Tuesday, December 20, 2011
Friday, December 16, 2011
Wednesday, November 23, 2011
Tuesday, November 22, 2011
As posted by the Buenos Aires Herald last week, this piece led up to a Lisandro Aristimuño show that included Austria on the bill. The preview closes by saying, "The doors open tonight at Konex at 8pm, with Austria, a band from Rosario, warming up at 8:15pm."
Well, I guess "warming up" could be used as a description.
More like "fired up."
Buenos Aires is for all intents and purposes, Argentina, much like London is England. It's the epicenter of the country and that includes the music industry.
Austria is no stranger to Buenos Aires; it knows of it's success from the country's third largest city, Rosario, where the group is from, and as popular as the band is in their hometown, from time to time there can be somewhat of a disconnect between Rosario and Buenos Aires, for the band.
Due to a series of events, Austria was invited to play one show with Lisandro Aristimuño (a popular Argentinean artist in his own right), and it apparently awakened a sleeping giant. Austria played in front of up to 700 people, largely to a set of ears that had not heard the group before. Like Austria always does, it grabbed the audience's attention, coupling their exceptionally high-level songwriting with a splendid performance. By all reports, there was a spike in the band's social networking sites ("listens," likes," talking about this", especially "talking about this") the next morning, and fans wrote on the band's Facebook page about how delighted they were to hear Austria's set having no expectations of the quality of music they would be faced with while waiting for Aristimuño's set. Some fans didn't wait until the next day; they told the band how great Austria was right after the show and even told Lisandro, himself.
The scenario (and reaction) is all too familiar, especially if you caught the band's set in Southern California a few months ago: From "I have no idea who this band is that I'm about to hear" to "Wow, these guys are great!," Austria consistently prove themselves to music fans.
So, Austria grabbed a few headlines, so to speak, in the capital city last week, and was invited back before moving on to play a few nights later to an immensely enthusiastic hometown crowd that welcomed them back for the band's first show in Rosario since returning from the U.S.
The beginning of a very important trend? We'll see.
Monday, November 14, 2011
While it might be a bit fuzzy, I'm starting to see a picture developing of the Latin music industry dancing around the issue of firmly launching the Alternative format at commercial radio. I think radio is looking around the room to see who is going to step up first. Whoever does, though, will possess a license to print money.
Friday, November 11, 2011
Great artists like Ximena Sariñana, Zoé, Carla Morrison and Hello Seahorse! are making big strides and all without the aid of a commercial radio format in the U.S.! As Christian Mejia, an Orange County, CA club promoter and head of Intoroq said recently, can you imagine what would happen to the Latin Alternative genre if Latin Alternative artists were played on commercial radio (a la Los Angeles Modern Rock station KROQ) next to Foo Fighters, Coldplay, Florence + The Machine, Rage Against The Machine and Tori Amos? Well, it would blow up. Why? Because there are thousands of young Latinos and Latinas in the United States who are bi-lingual and listen to cutting edge music both in Spanish and English. Ever go to a rock concert featuring current American or British acts and see Latinos? Of course you have! Do you think it's possible that some of them might be fluent in Spanish and have roots in Latin music? Of course it is! Lastly, I've seen the thirst for Latin Alternative music with my own eyes. When Rosario, Argentina's Austria played in Southern California a few months ago, Latinos came up to the band's merch booth with a look in their eyes that said, "Wow, these guys are great! Where are they from?" (By the way, some of those people actually said those words.) One lady at the Long Beach show confessed, "I don't even speak Spanish and I love this band," which gives some credence to the fact that Latin Alternative not only draws in a Spanish-speaking crowd, but can woo the non-Spanish speakers, as well.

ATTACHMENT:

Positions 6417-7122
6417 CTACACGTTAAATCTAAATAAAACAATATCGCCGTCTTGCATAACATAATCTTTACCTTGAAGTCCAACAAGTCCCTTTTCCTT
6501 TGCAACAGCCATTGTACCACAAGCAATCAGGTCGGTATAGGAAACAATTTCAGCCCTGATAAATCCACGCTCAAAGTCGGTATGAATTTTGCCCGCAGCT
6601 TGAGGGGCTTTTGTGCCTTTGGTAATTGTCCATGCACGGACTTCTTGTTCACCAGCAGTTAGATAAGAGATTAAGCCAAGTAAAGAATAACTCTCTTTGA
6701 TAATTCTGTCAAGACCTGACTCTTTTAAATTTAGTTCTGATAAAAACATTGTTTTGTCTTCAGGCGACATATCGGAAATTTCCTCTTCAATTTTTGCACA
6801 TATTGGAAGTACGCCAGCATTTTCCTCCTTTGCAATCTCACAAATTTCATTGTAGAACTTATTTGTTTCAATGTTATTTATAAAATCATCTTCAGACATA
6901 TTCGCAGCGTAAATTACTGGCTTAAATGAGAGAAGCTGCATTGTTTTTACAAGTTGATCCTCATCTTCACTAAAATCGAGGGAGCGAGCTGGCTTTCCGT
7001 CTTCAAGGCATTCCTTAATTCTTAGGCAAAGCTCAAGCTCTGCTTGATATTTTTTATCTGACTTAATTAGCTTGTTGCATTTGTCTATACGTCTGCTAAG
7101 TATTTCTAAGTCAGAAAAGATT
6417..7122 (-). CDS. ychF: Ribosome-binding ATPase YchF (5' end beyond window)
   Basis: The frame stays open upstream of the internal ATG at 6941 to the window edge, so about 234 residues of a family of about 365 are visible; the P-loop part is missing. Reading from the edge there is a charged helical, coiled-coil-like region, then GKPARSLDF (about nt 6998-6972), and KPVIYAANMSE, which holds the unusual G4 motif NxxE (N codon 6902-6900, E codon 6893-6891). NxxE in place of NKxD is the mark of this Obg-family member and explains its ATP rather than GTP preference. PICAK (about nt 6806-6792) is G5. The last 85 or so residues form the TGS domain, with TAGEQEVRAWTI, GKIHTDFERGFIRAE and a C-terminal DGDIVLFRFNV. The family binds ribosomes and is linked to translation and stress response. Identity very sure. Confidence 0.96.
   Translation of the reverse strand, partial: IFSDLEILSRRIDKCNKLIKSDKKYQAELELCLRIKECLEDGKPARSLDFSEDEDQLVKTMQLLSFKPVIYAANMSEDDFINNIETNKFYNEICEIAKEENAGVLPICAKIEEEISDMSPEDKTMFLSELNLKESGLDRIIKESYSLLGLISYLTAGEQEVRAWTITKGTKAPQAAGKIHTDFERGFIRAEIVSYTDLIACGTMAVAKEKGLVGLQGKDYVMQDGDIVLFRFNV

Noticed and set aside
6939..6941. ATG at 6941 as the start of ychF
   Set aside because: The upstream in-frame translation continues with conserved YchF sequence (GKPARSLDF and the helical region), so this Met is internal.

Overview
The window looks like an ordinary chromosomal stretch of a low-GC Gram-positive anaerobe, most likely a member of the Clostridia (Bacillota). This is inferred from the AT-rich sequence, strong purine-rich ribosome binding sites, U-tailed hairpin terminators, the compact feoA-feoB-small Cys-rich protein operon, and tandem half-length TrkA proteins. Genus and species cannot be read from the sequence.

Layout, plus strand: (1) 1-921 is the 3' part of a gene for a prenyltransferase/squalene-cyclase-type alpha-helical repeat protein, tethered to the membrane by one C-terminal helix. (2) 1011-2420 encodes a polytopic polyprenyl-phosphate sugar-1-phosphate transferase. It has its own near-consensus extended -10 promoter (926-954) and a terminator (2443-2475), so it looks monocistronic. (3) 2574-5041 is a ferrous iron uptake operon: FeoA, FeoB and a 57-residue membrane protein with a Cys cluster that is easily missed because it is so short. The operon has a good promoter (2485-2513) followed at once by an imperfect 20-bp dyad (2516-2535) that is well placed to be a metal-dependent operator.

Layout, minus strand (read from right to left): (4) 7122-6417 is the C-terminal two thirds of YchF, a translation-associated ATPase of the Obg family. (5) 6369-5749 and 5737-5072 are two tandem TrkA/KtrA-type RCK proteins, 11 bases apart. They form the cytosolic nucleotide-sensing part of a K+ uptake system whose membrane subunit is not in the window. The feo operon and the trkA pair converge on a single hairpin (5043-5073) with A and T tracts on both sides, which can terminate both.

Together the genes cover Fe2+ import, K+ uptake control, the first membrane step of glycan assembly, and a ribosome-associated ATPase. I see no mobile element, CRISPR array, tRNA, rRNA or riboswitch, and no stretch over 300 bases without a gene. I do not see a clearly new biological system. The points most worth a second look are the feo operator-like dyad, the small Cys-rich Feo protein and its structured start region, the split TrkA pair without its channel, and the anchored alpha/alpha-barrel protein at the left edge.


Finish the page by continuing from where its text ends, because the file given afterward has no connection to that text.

So, Desmond...love your music, totally respect you and I'm sure you will have continued success for years to come, but please don't be afraid of predicting the future; I have, and the future is Latin Alternative. It is going to explode.
Thursday, November 10, 2011
Sunday, October 23, 2011
American Capitalist, the new album from Five Finger Death Punch, entered the Billboard Top 200 Album Chart at number three. The album, which has enjoyed strong radio support with its lead single, "Under and Over It," sold almost 91,000 units in its first week. Capitalist was an even stronger debut than FFDP's last album, War Is The Answer, when that album opened at number seven on the charts and sold about 40,000, in October 2009. Kevin Churko co-wrote and produced the new album at his Hideout studio in Las Vegas.
The band's upcoming tour in support of American Capitalist is said to be very entertaining and worth the price of admission, even to the most discriminating of metal fans.
Thursday, October 20, 2011
What became Austria's final performance of their Southern California tour, took place at a private party in the exclusive section of Malibu Colony, in Malibu, CA (down the block from Paris Hilton's and a few doors up from Sting's). True, people who saw the band at House of Blues the prior Wednesday were more than happy to see the band again, which added to the color and enthusiasm of the show, but those who knew little of Austria leading up to their sea-side performance, absolutely loved them. The band's set was broken up into two parts and wowed the mostly non-Spanish speaking audience so fiercely that the band was practically forced to play a short third set later in the afternoon, which consisted mostly of songs in English and covers. The real jewel of the event, however, came well into the night and after most of the audience had gone home, when Lautaro Gonzalez de Cap and Martin Rougier performed as an impromptu duo with Martin at the resident's piano. The 'set' consisted of Austria originals and some popular covers in Spanish. Maybe a dozen people were in the room. While the group's tour was heavily documented (the footage is currently being edited), Martin and Lautaro's piano/vocal performance was not. Truly special and truly a treat.